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Lenny Henry on Fulfilling a Prophecy from James Earl Jones in the Acclaimed West End Revival of Fences

Lenny Henry on Fulfilling a Prophecy from James Earl Jones in the Acclaimed West End Revival of Fences
Lenny Henry in 'Fences'
Troy [in 'Fences'] is like an Afro-Caribbean King Lear.'

Lenny Henry has long been known as one of Britain’s best and brightest comedians, but the strapping 6’3” talent has been no less impressive in recent shifts to “straight” theater. He won a 2009 Evening Standard Award for playing Othello and followed up with a 2011 National Theatre debut in The Comedy of Errors. Henry, 55 next month, can now be found at the Duchess Theatre giving a seismic performance as the voluble yet flawed sanitation worker Troy Maxson in August Wilson’s much-lauded Fences. Broadway.com spoke to the funny and fiercely intelligent performer one recent afternoon about his burgeoning status as a theatrical titan.

The part of Troy in Fences is daunting for any performer, let alone one who did stand-up comedy until the past few years. How did this job come about?
Back in 1991, I was very lucky and got to hang out with James Earl Jones [Broadway’s original Troy] while I was making [the film] True Identity, which was supposed to be my big Hollywood break that didn’t really happen. I wasn’t really thinking about a theater career, but he said to me, “Someday, when you have whiskers on your chin, you might want to look at Othello and Fences.”

And here you are, with a full beard, having done both!
You got it! I got some hair on my chin, got divorced [from British actress/comedienne Dawn French] and discovered so much truth and insight in August Wilson’s writing that after two Shakespeares, I thought this had to be the next thing. Troy is like an Afro-Caribbean King Lear—he’s a huge man—and I just thought, “If I’m brave and jump off the cliff, maybe someone will catch me.”

James Earl Jones will be back at London’s Old Vic in September to open Much Ado About Nothing with Vanessa Redgrave, so maybe he can see one of your final performances.
I’d love him to come see this; that would have such resonance! I went to see him when he was [on the West End] in Cat on a Hot Tin Roof, and he was absolutely delightful. I remember him saying to me, “I’ve done many Othellos, and I’m sure you’ll do at least three.” And I said, “I’m not sure I will; I’m not like you!”

As you say, Fences is Shakespearean in its language and emotional and thematic sweep.
Just the sheer amount of breathing you have to do to get to the end of the sentences, not to mention the tonality during the performances! This certainly feels like the proper training for something: maybe Iron Man? [Laughs.]

There’s an Everyman quality to Troy, as well.
I admire him for being a black man with a purpose in America in 1957 who isn’t scared to speak his own mind. America needed that kind of man at that time. But the fact of the matter is that he is also a human being who chooses to cheat on his wife and lie to his friends. He’s a big man with big problems, you know? That’s Troy to a T.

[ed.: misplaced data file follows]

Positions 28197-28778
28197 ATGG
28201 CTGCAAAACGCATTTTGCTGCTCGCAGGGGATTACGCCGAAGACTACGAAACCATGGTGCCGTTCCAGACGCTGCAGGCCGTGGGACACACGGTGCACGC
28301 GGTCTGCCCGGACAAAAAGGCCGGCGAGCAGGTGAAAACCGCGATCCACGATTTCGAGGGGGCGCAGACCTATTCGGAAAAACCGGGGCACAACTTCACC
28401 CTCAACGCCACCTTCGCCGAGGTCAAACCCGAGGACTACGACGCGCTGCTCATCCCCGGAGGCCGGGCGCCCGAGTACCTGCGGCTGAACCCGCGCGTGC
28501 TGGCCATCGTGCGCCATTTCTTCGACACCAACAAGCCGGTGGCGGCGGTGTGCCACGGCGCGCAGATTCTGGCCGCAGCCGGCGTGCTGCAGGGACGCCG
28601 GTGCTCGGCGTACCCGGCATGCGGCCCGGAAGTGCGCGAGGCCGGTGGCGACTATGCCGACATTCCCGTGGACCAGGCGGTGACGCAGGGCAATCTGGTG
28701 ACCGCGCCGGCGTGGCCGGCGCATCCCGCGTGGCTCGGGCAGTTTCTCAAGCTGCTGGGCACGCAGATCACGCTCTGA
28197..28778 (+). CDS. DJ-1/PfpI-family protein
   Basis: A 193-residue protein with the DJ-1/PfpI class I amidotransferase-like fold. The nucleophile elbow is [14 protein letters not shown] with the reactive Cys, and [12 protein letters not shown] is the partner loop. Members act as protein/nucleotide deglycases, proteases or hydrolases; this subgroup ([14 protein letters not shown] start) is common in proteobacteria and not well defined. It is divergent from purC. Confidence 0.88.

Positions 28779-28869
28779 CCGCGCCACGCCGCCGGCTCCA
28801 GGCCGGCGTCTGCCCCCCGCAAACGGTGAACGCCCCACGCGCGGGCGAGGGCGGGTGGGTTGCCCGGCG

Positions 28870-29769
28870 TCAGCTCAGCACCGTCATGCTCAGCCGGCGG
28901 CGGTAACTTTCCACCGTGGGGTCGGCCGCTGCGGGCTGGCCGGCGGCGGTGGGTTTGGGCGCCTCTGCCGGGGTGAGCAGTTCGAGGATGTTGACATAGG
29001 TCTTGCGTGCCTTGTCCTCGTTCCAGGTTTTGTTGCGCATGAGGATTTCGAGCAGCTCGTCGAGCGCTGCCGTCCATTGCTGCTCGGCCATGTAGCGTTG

Were you apprehensive that the milieu of the play, Pittsburgh’s Hill District in the pre-Civil Rights era, might seem too far removed from your experience?
What’s been very good is that [director] Paulette Randall worked with August on his plays in this country, and she has sort of a free pass to direct any of his work here. She’s been to Pittsburgh and the Hill District, she knows the well from which this springs, so she came with a foreknowledge of the play and we just followed her lead. It felt as if she had a strong sense of what was required of us.

At this point, American stuff hardly seems to pose much of an obstacle to British actors.
Not when you’ve got HBO, man [laughs]! Boardwalk Empire, The Sopranos, The Wire are our favorite shows, and it’s not like we’re learning Polish or come from Japan! We really are two nations divided by a common language, so it’s not such a big stretch.

Has August Wilson’s widow been to see this staging?
Constanza [Romero] came to rehearsals and watched a couple of shows in Bath [during the play’s pre-London tour] and loved it; she dubbed us all “Wilsonian warriors.”

Your ex-wife was doing Shakespeare long before you were. Did watching Dawn in, say, A Midsummer Night’s Dream inspire you to make a similar leap?
Having seen that Dream six times, I did think, “Maybe that’s something I should be doing.” But it was all about conquering my fear of theater—having a fear-ectomy [laughs]. When you haven’t trained, as I haven’t, theater is this massively steep upward curve. These three plays felt like I was going to drama school and doing my exams live in front of the audience.

You mentioned James Earl Jones, who created the role of Troy. What about Denzel Washington, who won a Tony in the 2010 Broadway revival?
I’d love to think that I somehow have Denzel’s talent. Do you think there’s a spray I can apply before a performance—something like Denzel Right Guard [laughs]? I’d love to have seen him sparring with [co-star] Viola Davis, but I also love doing our interpretation. Paulette said to us early on that you can’t think about how anyone else has done August’s parts. Otherwise we’d be on the floor in the fetal position thinking about James and Denzel and Yaphet Kotto and Laurence Fishburne!

What’s next for you on stage? Is it going to be Lear?
Not for a while. I’d like to have a rest and wait and see. It might be a TV show, or maybe a movie. Basically, in this country we all want to make movies and be in Game of Thrones!

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